Less Stiffness After Prolonged Playing
Our muscles get stiff when we overuse them as a result a combination of micro-trauma to muscle fibres, changes in cellular and extracellular enzymes and minerals, and edema (extra fluid), leading to swelling. Increased lactic acid may also play some role, although this is now somewhat uncertain. Chop stiffness is also partly due to residual swelling of lip structures other than muscle, including subcutaneous tissue and skin.
The increase efficiency of the Wedge rim means that less work is required by the muscles of the embouchure. Most players use less pressure with the Wedge rim, resulting in less micro-trauma to tissues in contact with the rim. The Wedge improves circulation in and out of the central embouchure, improving oxygenation to central lip tissues and reducing swelling. Together all of these effects reduce lip stiffness after playing. An added benefit is that recovery after playing time is reduced.
The unique rim and cup shape improve responsiveness in all registers by providing more cup volume for a smaller, more efficient side to side ID. The Wedge mouthpiece therefore has the resonance and responsiveness of a larger mouthpiece with a conventional rim, improving the clarity of articulation.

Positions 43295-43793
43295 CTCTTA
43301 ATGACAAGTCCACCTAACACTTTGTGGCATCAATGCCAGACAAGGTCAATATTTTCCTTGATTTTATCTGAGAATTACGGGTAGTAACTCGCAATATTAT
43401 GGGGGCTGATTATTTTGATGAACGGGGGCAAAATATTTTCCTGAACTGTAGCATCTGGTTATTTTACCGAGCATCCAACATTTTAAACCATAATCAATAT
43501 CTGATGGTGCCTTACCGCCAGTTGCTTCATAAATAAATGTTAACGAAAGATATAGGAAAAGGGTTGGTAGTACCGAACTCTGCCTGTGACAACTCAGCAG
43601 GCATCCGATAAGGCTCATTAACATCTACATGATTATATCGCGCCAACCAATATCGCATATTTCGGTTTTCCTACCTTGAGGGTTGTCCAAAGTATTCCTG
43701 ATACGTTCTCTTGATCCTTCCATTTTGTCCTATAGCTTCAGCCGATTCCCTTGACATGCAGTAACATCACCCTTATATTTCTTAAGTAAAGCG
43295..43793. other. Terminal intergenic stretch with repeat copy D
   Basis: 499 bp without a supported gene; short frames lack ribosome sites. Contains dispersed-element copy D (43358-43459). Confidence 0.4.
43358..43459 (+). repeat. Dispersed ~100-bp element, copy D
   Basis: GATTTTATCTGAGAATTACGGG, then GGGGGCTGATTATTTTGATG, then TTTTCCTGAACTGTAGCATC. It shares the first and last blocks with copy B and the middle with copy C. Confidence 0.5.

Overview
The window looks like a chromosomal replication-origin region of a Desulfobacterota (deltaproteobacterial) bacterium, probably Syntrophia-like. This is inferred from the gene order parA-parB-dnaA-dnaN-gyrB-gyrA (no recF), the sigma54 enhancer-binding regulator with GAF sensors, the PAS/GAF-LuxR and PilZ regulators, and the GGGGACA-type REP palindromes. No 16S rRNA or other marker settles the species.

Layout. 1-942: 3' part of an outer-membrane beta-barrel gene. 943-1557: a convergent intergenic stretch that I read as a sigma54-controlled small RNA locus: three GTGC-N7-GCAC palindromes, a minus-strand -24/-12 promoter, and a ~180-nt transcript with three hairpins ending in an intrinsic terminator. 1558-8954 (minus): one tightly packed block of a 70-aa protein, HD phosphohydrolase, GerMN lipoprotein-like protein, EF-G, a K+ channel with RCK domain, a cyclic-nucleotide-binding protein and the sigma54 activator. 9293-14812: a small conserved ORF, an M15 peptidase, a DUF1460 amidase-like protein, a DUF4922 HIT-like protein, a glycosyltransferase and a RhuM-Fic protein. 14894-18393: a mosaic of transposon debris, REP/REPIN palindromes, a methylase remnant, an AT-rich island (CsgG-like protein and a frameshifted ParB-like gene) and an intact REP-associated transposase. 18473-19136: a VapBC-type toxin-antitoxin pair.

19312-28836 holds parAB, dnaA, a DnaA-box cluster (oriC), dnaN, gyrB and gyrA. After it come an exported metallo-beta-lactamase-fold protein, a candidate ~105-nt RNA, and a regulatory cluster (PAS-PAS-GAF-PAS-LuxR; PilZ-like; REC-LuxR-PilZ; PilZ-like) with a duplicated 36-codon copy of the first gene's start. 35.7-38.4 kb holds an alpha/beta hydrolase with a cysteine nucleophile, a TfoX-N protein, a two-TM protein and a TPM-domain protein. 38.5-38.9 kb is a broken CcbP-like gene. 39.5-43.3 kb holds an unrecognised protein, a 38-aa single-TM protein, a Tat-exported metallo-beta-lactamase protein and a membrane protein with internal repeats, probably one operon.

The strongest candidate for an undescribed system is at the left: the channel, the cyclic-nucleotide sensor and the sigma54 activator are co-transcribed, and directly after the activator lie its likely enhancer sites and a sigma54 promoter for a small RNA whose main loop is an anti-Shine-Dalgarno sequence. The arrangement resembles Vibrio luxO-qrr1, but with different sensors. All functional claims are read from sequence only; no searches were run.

The most common location for rim discomfort and orbicularis oris injuries is at 10 o’clock and 2 o’clock on the upper lip where the mouthpiece rim crosses the upper teeth. The shape of the Wedge rim follows the natural contour of the teeth and reduces pressure at those points, greatly improving comfort.
You play the Wedge just like any other mouthpiece without making any intentional adjustments. Decreased pressure at the sides of the mouthpiece encourages the player to activate the corners of the embouchure, producing a subtle, automatic change to a more efficient, finely tuned aperture. The rim shape also discourages young players from using too much pressure, and from using a “smiling” embouchure, since neither of these undesirable playing habits work with the Wedge.